TV Review – Bloom: Season Two

TL;DR – A solid follow up season that makes up for a lack of subtlety with its themes with some solid acting and emotional drive.   

Score – 3.5 out of 5 stars

Bloom: Season Two. Image Credit: Stan.

Review

It was just over a year ago when Stan dropped this interesting little show about a fruit that can make you young again, the only catch is that it grows in the places people died in a great flood. This gave it both an interesting and also very morbid these even before people started going after each other over the plants. I was interested to see where the show could go from there and well now we can see with the second season coming out over the Easter weekend.

So to set the scene, in the weeks after the end of Season One, things in the town of Mullan in rural Australia have been in a state of flux. For some of the residents of the town, life has gone back to normal, but for the others, the lingering effect of the plant is still there even though all the plants are now gone. In the city, the last of the young people from the first season Young Gwen (Phoebe Tonkin) is dancing the night away with her now much older husband Ray (Bryan Brown) causing much mirth from the rest of the people in the nightclub. He decides to let her go enjoy her youth, but she will have none of that. Back in town, a mother Anne Carter (Jacqueline McKenzie) has arrived under mysterious circumstances with her daughter Eva (Ingrid Torelli) and family friend Luke (Ed Oxenbould). Also, the new local priest Father John (Toby Schmitz) is trying to get people back to the church when he finds out that Mullan might have a secret of its own when local creepy guy Shane (Tom Budge) lets slip about what happened. Now we will be looking at the series as a whole and as such there will be some [SPOILERS] ahead.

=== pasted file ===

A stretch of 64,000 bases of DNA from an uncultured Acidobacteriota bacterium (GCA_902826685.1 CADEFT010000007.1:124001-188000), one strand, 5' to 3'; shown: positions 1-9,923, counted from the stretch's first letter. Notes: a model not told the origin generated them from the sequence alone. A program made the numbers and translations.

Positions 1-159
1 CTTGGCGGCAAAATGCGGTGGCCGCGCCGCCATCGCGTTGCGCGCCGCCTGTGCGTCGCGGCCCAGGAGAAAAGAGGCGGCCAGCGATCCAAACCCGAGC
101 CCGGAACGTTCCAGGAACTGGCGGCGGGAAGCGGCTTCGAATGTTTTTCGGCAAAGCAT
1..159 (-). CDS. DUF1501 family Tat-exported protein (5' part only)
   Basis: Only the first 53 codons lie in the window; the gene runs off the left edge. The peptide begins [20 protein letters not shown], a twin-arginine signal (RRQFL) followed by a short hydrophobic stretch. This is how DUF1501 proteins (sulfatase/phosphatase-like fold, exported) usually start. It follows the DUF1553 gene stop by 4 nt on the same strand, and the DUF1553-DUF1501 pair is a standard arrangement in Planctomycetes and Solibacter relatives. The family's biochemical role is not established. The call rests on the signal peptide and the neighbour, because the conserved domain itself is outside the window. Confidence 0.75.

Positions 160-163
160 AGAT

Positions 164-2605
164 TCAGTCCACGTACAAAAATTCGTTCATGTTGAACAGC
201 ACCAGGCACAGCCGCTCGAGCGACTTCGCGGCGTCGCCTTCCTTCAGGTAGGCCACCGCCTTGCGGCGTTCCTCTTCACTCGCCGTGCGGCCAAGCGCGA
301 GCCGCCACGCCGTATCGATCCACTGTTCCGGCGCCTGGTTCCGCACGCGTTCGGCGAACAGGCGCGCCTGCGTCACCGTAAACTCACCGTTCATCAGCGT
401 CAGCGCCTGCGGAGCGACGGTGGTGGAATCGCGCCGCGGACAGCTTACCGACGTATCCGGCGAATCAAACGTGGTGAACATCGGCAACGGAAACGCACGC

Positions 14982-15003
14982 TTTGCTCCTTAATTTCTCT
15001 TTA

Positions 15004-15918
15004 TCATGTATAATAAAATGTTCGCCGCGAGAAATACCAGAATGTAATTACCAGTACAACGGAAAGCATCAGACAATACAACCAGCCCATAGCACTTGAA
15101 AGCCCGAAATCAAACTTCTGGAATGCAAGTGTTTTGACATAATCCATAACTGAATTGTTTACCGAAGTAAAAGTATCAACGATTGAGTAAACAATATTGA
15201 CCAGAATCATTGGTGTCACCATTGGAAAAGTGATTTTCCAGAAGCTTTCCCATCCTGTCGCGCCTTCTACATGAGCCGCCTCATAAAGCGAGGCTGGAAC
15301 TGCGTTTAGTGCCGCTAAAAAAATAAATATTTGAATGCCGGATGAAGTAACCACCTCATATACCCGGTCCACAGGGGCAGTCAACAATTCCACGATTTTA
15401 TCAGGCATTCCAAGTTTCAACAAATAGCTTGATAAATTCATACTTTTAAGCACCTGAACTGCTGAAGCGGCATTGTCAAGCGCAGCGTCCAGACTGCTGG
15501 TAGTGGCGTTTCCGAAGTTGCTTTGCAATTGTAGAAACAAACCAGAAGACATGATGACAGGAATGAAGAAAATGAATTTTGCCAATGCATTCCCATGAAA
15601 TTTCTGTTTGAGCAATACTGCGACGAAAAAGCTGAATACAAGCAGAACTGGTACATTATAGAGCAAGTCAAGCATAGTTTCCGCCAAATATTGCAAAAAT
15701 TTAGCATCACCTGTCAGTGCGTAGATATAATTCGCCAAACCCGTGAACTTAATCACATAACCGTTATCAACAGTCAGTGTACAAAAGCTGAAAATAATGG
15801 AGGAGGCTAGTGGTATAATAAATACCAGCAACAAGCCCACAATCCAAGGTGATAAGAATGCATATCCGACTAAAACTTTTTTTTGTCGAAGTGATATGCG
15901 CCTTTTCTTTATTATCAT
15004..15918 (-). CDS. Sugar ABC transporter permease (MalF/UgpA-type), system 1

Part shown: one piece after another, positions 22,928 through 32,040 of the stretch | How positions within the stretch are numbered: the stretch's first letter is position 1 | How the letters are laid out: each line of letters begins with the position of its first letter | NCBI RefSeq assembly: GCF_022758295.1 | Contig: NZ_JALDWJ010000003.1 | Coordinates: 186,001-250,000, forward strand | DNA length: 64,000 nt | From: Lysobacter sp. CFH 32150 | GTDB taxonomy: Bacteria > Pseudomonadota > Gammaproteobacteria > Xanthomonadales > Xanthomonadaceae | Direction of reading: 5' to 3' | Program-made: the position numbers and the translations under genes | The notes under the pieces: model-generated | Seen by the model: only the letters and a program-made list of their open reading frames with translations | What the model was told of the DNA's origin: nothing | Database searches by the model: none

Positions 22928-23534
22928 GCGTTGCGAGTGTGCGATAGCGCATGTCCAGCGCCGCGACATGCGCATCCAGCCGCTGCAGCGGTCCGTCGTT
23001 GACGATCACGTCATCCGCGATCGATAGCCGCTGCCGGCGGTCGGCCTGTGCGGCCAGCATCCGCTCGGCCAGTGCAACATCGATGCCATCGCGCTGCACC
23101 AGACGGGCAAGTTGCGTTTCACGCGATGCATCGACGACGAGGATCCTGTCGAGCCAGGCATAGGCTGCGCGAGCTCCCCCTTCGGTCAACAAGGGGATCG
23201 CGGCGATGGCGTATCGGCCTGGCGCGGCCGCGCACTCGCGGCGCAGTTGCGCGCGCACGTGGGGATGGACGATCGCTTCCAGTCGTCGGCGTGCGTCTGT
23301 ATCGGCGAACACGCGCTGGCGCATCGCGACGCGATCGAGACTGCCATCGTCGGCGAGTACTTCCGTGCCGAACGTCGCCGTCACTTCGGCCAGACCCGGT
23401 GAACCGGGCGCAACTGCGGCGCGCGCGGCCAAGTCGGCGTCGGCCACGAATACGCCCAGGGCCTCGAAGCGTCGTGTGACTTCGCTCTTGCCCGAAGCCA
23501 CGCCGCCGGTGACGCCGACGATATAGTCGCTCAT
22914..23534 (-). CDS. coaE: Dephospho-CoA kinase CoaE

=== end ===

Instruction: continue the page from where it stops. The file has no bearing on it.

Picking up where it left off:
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TV Review – Help! My Kid Is A Gamer – Season 1

TL;DR – This is a really good resource for parents wanting to know more about video games to help understand and engage with their kids on the issue

Score – 4 out of 5 stars

Help! My Kid Is A Gamer. Image Credit: ABC TV.

Review

Video games, they are the latest hotness in the world, but like a lot of new technologies, there is a lot about them that can be difficult for people to understand if they are not familiar. This is amplified when it is parents trying to understand the world that their kids are living in. Today we look at a series that is trying to de-mystify some of the real issues around gaming and to give parents the tools needed to understand and help kids develop.

Each episode of the show revolves around one aspect of the video games industry and how it applies to children and then talks to the experts to help parents understand the issue. For example loot boxes and microtransactions. This is all presented in a form that is easy to digest which is important when dealing with very complex issues where there are quite often no straight forward answers. I feel that this show is really important because it does not shy away from the problematic aspects of video games but it also does not lean into the sensationalist reporting that you get from most of the Australian media that does not know how to write stories unless it is about “insert game is the new addiction” like we saw just last week with untitled goose game. There are real problems and concerns with video games, but these are no different for any other types of media and as a parent it is important to be across these issues.

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TV Review – Les Norton: Season One